Influence Operation Uses Old News of New Purposes
A recently uncovered influence campaign presents old terror news stories as if they were new, likely in an attempt to spread fear and uncertainty, Recorded Future reports.
Dubbed Fishwrap, the operation uses 215 social media accounts that leverage a special family of URL shorteners to track click-through from the posts. At least 10 shortener services are used, all of which run the same code and are hosted on the same commercial infrastructure.
The campaign was identified using a Recorded Future-designed “Snowball” algorithm that allows for the detection of “seed accounts” and the discovery and analysis of additional accounts engaged in an operation.
Fishwrap was initially detected through the automatic tracking of terror events only reported by social media, which led to the identification of around a dozen accounts engaged in spreading old terror news as if it were new.
Recorded Future’s security researchers then applied the Snowball algorithm to the small set of identified posts which led them to the suspicious activities that more than a thousand profiles have been engaged into.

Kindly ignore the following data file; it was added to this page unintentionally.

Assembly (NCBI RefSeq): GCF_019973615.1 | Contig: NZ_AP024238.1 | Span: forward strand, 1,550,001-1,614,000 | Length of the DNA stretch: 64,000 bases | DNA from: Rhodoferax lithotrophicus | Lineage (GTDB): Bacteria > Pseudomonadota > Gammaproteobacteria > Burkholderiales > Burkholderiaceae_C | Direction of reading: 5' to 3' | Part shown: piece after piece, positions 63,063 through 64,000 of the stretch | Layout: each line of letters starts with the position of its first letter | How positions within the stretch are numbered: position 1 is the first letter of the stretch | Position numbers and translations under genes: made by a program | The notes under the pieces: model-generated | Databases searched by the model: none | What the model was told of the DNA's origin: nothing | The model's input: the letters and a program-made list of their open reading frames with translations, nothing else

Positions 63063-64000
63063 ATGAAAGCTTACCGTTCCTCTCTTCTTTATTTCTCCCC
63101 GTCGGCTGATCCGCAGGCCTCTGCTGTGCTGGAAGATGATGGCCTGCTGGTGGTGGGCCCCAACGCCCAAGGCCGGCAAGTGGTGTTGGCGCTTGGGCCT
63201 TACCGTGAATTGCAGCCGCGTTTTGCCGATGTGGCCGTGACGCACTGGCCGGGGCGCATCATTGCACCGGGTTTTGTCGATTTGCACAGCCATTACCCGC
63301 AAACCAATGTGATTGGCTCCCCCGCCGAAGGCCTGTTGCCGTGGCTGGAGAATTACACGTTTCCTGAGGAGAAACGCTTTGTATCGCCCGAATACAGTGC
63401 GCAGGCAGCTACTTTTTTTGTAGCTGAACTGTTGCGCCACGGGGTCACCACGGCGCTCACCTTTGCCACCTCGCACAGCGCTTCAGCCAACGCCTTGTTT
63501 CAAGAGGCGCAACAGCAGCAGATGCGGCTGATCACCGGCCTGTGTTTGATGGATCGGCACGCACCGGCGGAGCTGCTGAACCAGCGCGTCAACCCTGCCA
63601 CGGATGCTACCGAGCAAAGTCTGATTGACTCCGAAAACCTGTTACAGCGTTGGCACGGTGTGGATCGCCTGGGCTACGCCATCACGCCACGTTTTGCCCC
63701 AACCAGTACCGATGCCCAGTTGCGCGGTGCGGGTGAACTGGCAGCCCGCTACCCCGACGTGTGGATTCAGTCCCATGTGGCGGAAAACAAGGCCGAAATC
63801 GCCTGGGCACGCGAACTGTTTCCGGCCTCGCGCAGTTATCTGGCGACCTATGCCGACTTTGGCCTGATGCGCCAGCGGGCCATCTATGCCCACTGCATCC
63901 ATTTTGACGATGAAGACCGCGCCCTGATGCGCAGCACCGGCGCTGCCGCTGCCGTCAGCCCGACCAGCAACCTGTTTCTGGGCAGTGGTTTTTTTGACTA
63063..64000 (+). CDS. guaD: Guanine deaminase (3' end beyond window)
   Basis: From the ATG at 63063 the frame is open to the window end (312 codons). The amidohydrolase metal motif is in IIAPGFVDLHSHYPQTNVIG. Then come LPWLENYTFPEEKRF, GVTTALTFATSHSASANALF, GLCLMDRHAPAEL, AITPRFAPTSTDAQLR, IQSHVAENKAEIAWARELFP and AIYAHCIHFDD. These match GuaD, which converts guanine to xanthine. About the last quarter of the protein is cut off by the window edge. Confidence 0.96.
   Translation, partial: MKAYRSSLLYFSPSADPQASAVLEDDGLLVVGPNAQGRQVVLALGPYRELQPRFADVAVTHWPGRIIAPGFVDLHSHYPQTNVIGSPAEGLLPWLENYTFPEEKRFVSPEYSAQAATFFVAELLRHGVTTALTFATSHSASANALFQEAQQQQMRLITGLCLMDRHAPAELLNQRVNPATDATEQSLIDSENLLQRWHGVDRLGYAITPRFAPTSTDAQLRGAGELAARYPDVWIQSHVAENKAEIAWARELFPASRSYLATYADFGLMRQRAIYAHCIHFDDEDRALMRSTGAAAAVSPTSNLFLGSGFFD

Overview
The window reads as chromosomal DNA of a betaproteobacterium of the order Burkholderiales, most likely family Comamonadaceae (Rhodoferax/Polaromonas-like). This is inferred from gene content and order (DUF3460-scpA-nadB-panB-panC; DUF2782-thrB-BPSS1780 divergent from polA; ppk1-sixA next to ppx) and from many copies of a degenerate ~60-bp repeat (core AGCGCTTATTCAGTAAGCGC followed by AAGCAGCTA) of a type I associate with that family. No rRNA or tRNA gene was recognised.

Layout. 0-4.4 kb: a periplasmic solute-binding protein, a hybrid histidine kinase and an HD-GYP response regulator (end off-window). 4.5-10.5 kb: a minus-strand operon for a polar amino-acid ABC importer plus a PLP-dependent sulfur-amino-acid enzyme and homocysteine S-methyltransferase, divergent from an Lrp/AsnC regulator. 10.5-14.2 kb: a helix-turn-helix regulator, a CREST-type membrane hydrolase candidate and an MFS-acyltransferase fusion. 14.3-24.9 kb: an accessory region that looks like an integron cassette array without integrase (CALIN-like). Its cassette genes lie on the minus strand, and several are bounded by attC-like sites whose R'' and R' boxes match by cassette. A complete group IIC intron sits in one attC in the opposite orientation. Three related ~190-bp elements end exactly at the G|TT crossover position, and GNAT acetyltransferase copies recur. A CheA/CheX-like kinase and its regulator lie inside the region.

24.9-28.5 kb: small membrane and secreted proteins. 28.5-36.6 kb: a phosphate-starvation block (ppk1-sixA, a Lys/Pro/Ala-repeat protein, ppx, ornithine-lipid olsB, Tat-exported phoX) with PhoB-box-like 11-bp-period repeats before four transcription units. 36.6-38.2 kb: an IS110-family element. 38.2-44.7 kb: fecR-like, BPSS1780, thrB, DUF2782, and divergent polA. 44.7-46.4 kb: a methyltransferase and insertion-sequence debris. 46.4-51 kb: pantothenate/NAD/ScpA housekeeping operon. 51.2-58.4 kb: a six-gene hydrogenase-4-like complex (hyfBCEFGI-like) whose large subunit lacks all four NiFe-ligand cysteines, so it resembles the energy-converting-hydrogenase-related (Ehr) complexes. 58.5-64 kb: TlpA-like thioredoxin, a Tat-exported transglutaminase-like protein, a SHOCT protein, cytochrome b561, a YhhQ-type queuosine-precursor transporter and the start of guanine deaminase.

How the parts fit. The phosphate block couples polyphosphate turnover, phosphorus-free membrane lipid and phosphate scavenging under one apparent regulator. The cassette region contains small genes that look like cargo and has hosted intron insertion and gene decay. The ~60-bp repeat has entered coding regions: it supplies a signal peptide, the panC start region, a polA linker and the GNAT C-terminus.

To narrow down the activity, the researchers then looked at similarities related to temporal behavior, the domain of the URLs referred to in the accounts’ posts, and account status.
This revealed three different activity periods, with clusters of accounts active between May 2018 and October 2018, between November 2018 and April 2019, and active during the entire time period (May 2018 to April 2019).
These patterns revealed the launch of a series of accounts in May 2018, many of which were shut down in October 2018, which resulted in new accounts being created only a few weeks later.
Some of the accounts were found to post, to some extent, identical URLs. Overall, the researchers identified 215 accounts that posted only links created using 10 domains hosting URL shortener services. Some of the accounts use multiple shorteners, but each of the domains has a fairly large number of accounts referencing to it.
Analysis of the HTML code for the 10 URL shorteners, all of which are anonymously registered, reveals that they all appear to be tracking all agents that follow the links, which suggests that the actors are looking into measuring the effectiveness of the operation or to profile the “captured audience” of the operation.
While a fair percentage of the accounts have been suspended, there has been no general suspension of accounts related to these URL shorteners, likely because they were posting links related to old, but real, terror events.
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